What is pH Measurement?
pH is the universal unit for measuring the levels of acidity or alkalinity of a solution. The pH values that comprise this measurement are part of a simplified scale with values between 1 and 14.
In which 1 is a “very acidic character” and 14 is a “very alkaline character”. Whenever there is a balance in the values, the value is pH7 and when this occurs we say that the sample has neutral pH.
pH measurement of a solution determines the nature of a solution which may be an acidic or alkaline state.
Basics of pH measurement
The pH measurement is found widely in power plants, chemical industries, and laboratories. The determination of pH consists of a combination electrode or a measurement plus a reference electrode.
The reference electrode must present a constant value of the potential regardless of the pH value, the solution to be studied, and the measurement conditions.
The measurement electrode, for its part, must respond only to the activity of the H+ ions in the solution.
The system is complemented by the electronics associated with the measurement and reference electrodes, which allow us to read the reading in units of pH or millivolts, as well as automatic or manual temperature compensation, zero adjustments, and slope.
The pH measurement scale extends from 1 to 14. The lower part of the scale corresponds to strongly acidic solutions, while the upper values of the range are related to strongly basic solutions.
Tools Required for pH Calibration
- Demineral water bottle with cup
- Three buffer solutions of pH4, pH7, and pH9
Pre-requisites and Precautionary Measures
A buffer solution is to be prepared with a buffer substance that must be within the period before its expiration date.
A buffer solution that has been left in the air for more than one hour should not be used.
Use good practice in the use of buffer substances to avoid contamination as much as possible once the bottle is opened. Do not carry out measurements directly from the bottle, and never return to the bottle the remaining fraction of solution used in each fine-tuning process of electrodes and pH meter.
Keep buffer substances in a cool and dimly lit place.
Thoroughly clean the contacts of the electrode terminals to eliminate false contacts.
Observe all the care indicated by the manufacturers for the electrodes, and immerse them in the buffer solution in such a way that the entire membrane is submerged in the solution.
pH Meter Calibration Procedure
The pH meter calibration process is to be carried out in a usual place of work and within the appropriate temperature ranges.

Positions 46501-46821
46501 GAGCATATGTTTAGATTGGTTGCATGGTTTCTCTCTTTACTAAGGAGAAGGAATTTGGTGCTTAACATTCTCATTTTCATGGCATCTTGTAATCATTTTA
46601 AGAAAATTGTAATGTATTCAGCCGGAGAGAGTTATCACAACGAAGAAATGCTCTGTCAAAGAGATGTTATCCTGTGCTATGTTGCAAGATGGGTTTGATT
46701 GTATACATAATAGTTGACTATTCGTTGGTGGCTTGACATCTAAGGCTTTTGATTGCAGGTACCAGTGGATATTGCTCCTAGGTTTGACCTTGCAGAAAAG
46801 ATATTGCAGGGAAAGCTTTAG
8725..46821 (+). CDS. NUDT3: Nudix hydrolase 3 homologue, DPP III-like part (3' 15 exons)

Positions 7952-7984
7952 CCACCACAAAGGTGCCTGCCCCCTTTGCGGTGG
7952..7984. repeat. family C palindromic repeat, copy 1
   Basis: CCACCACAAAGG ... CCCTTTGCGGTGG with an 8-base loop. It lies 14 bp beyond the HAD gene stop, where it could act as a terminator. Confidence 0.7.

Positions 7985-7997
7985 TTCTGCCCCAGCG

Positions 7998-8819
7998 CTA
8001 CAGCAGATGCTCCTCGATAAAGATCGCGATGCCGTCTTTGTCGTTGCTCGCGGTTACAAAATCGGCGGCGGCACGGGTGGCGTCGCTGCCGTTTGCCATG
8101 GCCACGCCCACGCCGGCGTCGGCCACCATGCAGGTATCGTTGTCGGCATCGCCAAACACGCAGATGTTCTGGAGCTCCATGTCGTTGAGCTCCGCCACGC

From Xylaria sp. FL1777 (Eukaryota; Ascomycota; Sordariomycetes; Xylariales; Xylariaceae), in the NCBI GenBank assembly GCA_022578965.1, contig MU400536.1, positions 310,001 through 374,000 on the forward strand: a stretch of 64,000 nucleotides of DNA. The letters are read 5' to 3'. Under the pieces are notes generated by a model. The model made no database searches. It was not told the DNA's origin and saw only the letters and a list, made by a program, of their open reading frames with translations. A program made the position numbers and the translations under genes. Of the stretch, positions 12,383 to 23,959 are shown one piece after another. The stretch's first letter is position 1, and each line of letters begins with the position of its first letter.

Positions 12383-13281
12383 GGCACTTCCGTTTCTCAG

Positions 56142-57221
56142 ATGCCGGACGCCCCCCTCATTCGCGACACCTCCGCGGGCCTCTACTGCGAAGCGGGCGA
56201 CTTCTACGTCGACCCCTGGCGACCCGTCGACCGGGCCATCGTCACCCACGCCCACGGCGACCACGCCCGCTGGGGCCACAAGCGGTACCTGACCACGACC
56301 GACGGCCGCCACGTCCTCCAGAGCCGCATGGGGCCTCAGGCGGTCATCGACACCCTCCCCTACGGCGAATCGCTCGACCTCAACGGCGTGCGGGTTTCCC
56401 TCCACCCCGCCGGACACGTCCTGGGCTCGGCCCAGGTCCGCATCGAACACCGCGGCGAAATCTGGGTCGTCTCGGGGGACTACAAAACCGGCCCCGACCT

The following is the calibration procedure
1) The pH measurement system must be running for at least 30 minutes before starting the calibration process.
2) Adjustment of the manual temperature compensation to the value at which the adjustment of the buffer solutions will be carried out. This value is determined by measuring the temperature of the buffer solutions with the thermometer.
3) Examine the electrode to verify that there is no defect or the presence of air bubbles inside, if there are any, shake the electrode in a similar way to clinical thermometers to lower the temperature.
4) Clean the electrode externally with plenty of distilled water.
5) Immerse the electrode (or electrodes if they are not combined) in the buffer solution at a controlled temperature. The solution used should be the one with the closest pH to the internal pH of the glass electrode, which is usually pH 7.
6) Wait for thermal equilibrium for approximately 1 minute. Once the reading has stabilized, activate the calibration-standardization-asymmetry neutral point control until an indication of the pH of the buffer solution is obtained.
7) Remove the electrode from the solution and wash it with abundant distilled water or with the buffer solution that will be used next. The electrode can be dried without rubbing.
8) Immerse the electrode in another glass containing another buffer solution with a pH different from the previous one (pH 4 is usually used).
9) Wait for thermal equilibrium for approximately 1 minute.
If adjustment is required using another calibration point (for example, pH 9), points 7) to 9) must be repeated.
The electrolyte is a solvent that dissolves in water that can be subjected to electrolysis. In electrolytes, free ions act as electrical conductors. The most common type of electrolyte is potassium chloride (KCL).
A reference electrode is stable and known to have an equilibrium potential. It is an electrode used to reliably and reproducibly measure the potential applied to the working electrode.
The measurement electrode and the reference electrode are combined in one unit with the combination electrode. It is the most common electrode used to measure pH.
It may be plastic or glass. Glass electrode consists of membrane material, not the external electrode body.